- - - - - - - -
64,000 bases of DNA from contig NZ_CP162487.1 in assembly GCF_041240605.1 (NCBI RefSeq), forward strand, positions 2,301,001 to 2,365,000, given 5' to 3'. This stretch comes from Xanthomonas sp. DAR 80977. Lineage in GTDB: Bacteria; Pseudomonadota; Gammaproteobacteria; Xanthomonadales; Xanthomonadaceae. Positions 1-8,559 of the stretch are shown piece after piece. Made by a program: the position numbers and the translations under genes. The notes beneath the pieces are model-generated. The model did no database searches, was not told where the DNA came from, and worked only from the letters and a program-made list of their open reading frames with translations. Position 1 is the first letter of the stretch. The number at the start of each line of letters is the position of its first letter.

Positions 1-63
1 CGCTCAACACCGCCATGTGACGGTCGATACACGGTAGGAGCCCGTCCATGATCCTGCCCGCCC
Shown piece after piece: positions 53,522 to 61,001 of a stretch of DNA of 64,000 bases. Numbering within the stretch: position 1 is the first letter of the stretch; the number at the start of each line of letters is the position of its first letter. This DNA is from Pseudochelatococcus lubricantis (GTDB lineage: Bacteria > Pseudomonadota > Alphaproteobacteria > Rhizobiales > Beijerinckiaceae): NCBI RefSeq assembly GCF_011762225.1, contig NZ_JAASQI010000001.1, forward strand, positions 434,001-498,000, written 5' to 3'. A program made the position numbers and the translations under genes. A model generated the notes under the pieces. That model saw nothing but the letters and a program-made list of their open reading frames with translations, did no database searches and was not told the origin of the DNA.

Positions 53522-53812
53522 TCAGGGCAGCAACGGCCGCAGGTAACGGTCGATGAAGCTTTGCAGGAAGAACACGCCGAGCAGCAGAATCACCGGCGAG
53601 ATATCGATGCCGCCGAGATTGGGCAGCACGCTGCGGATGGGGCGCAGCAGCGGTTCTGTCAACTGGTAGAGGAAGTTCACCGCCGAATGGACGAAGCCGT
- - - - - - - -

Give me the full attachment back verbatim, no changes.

64,000 bases of DNA from contig NZ_CP162487.1 in assembly GCF_041240605.1 (NCBI RefSeq), forward strand, positions 2,301,001 to 2,365,000, given 5' to 3'. This stretch comes from Xanthomonas sp. DAR 80977. Lineage in GTDB: Bacteria; Pseudomonadota; Gammaproteobacteria; Xanthomonadales; Xanthomonadaceae. Positions 1-8,559 of the stretch are shown piece after piece. Made by a program: the position numbers and the translations under genes. The notes beneath the pieces are model-generated. The model did no database searches, was not told where the DNA came from, and worked only from the letters and a program-made list of their open reading frames with translations. Position 1 is the first letter of the stretch. The number at the start of each line of letters is the position of its first letter.

Positions 1-63
1 CGCTCAACACCGCCATGTGACGGTCGATACACGGTAGGAGCCCGTCCATGATCCTGCCCGCCC
Shown piece after piece: positions 53,522 to 61,001 of a stretch of DNA of 64,000 bases. Numbering within the stretch: position 1 is the first letter of the stretch; the number at the start of each line of letters is the position of its first letter. This DNA is from Pseudochelatococcus lubricantis (GTDB lineage: Bacteria > Pseudomonadota > Alphaproteobacteria > Rhizobiales > Beijerinckiaceae): NCBI RefSeq assembly GCF_011762225.1, contig NZ_JAASQI010000001.1, forward strand, positions 434,001-498,000, written 5' to 3'. A program made the position numbers and the translations under genes. A model generated the notes under the pieces. That model saw nothing but the letters and a program-made list of their open reading frames with translations, did no database searches and was not told the origin of the DNA.

Positions 53522-53812
53522 TCAGGGCAGCAACGGCCGCAGGTAACGGTCGATGAAGCTTTGCAGGAAGAACACGCCGAGCAGCAGAATCACCGGCGAG
53601 ATATCGATGCCGCCGAGATTGGGCAGCACGCTGCGGATGGGGCGCAGCAGCGGTTCTGTCAACTGGTAGAGGAAGTTCACCGCCGAATGGACGAAGCCGT